Next time when you are constipated, consider eating a mango instead of taking fiber supplements. In a recent study published in the International Journal of Molecular Nutrition and Food Research, researchers from Texas A&M University stated that mango contains a mixture of polyphenols and fibers that are more effective in relieving constipation than equivalent amounts of fiber powder.
It is estimated that about 20% of Americans suffer from chronic digestive diseases.
Researcher Professor Susanne U. Mertens-Talcott stated that mangoes are more advantageous than fiber supplements because the bioactive polyphenols contained in mangoes can help reduce the levels of inflammatory markers in the body, and at the same time, can also change the body’s intestinal microflora. The gut microbiome is of trillions of bacteria and other microbial communities that survive in the digestive tract. Fiber supplements and laxatives can help treat constipation effectively, but they cannot completely resolve all the symptoms, such as intestinal inflammation.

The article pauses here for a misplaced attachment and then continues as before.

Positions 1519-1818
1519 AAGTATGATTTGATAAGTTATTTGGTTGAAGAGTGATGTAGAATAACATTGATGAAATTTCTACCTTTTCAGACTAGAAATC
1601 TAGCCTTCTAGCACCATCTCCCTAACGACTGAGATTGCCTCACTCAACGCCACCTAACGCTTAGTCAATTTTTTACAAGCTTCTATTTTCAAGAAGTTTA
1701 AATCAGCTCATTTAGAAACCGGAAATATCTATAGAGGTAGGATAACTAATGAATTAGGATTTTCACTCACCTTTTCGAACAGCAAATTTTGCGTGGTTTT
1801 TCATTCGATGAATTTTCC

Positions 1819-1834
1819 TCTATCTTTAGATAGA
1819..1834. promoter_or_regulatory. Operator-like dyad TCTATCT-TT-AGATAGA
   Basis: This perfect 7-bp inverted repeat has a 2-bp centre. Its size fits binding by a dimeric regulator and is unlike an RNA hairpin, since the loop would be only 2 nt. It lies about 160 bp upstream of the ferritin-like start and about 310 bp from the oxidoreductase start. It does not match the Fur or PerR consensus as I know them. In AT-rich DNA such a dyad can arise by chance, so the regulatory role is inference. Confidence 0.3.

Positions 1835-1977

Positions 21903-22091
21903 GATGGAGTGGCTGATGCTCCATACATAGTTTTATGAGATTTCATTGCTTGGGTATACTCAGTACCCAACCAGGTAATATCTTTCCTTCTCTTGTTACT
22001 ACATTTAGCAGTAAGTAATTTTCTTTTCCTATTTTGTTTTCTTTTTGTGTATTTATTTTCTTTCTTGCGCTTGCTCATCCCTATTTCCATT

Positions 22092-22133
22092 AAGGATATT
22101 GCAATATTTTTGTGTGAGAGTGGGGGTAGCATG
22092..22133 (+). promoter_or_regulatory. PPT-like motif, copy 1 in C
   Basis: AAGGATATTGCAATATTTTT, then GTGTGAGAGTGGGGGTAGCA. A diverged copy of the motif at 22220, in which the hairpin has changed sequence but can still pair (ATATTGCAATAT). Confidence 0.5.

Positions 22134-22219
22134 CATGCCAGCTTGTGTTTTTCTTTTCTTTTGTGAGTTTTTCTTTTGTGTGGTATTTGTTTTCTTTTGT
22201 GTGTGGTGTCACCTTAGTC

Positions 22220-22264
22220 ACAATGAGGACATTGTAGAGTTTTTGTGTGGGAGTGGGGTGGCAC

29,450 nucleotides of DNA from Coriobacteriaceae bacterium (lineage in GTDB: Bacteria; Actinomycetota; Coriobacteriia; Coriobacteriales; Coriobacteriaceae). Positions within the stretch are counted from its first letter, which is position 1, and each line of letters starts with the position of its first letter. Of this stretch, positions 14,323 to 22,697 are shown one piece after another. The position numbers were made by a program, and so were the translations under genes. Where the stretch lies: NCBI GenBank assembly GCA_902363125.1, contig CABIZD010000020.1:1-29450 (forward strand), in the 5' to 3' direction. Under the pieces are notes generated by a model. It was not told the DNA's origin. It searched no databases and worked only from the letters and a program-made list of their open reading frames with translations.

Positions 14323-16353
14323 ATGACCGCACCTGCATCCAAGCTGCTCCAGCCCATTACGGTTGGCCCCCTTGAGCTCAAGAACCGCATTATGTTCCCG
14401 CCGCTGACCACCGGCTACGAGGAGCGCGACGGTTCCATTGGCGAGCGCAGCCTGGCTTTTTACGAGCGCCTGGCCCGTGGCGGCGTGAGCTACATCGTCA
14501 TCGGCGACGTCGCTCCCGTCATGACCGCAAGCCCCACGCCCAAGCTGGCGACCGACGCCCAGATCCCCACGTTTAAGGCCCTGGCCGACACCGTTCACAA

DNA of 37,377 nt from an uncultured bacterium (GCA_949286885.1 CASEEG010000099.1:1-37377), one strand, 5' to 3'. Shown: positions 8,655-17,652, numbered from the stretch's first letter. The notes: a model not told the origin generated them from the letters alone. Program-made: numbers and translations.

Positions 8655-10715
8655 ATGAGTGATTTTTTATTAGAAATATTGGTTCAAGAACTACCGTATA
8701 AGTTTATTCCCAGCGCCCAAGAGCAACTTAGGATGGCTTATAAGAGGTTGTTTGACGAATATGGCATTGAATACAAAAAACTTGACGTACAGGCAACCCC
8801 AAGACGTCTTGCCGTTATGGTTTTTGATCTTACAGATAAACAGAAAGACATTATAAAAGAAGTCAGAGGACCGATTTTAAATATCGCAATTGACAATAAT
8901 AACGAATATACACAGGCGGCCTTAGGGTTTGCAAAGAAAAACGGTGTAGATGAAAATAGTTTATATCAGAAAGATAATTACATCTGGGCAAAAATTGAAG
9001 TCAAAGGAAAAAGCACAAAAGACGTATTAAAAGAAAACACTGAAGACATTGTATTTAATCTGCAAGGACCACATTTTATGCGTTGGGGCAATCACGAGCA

In a four-week study, the researchers randomized 36 men and women with chronic constipation to two groups. One group of participants consumed mango (mango intake group), 300 grams per day (equivalent to two cups of mango juice or 1 mango), and the other group added the same amount of fiber powder (fiber intake group) to the diet, i.e. 1 teaspoon or 5 grams of dietary flaxseed fiber supplement. During the entire study, the researchers assessed the food intake of the participants according to the food questionnaire to ensure that their dietary habits did not change, the food intake analysis of the participants showed that the mango intake group and fiber intake group consume the same amount of calories, carbohydrates, fiber, protein and fat.
At the beginning and end of the study, the researchers assessed and measured the degree of constipation among the participants. The results showed that the constipation symptoms of all participants improved throughout the study, while mango is more effective than simply fiber in improving the symptom. Mango can significantly improve the participants’ constipation status (stool frequency, stool hardness, and shape) and can increase the body’s levels of short-chain fatty acids, which suggests the composition of the gut microbiota was improved in the participants, and intake of mangoes could help reduce the body’s level of specific inflammatory biomarkers.
Finally, the researchers concluded that in the later period, they need to conduct more in-depth research to determine the molecular mechanism of mangoes to improve the constipation of participants, and how the polyphenols in mangoes can promote the beneficial effects of fiber on the body. The National Mango Board provides funding.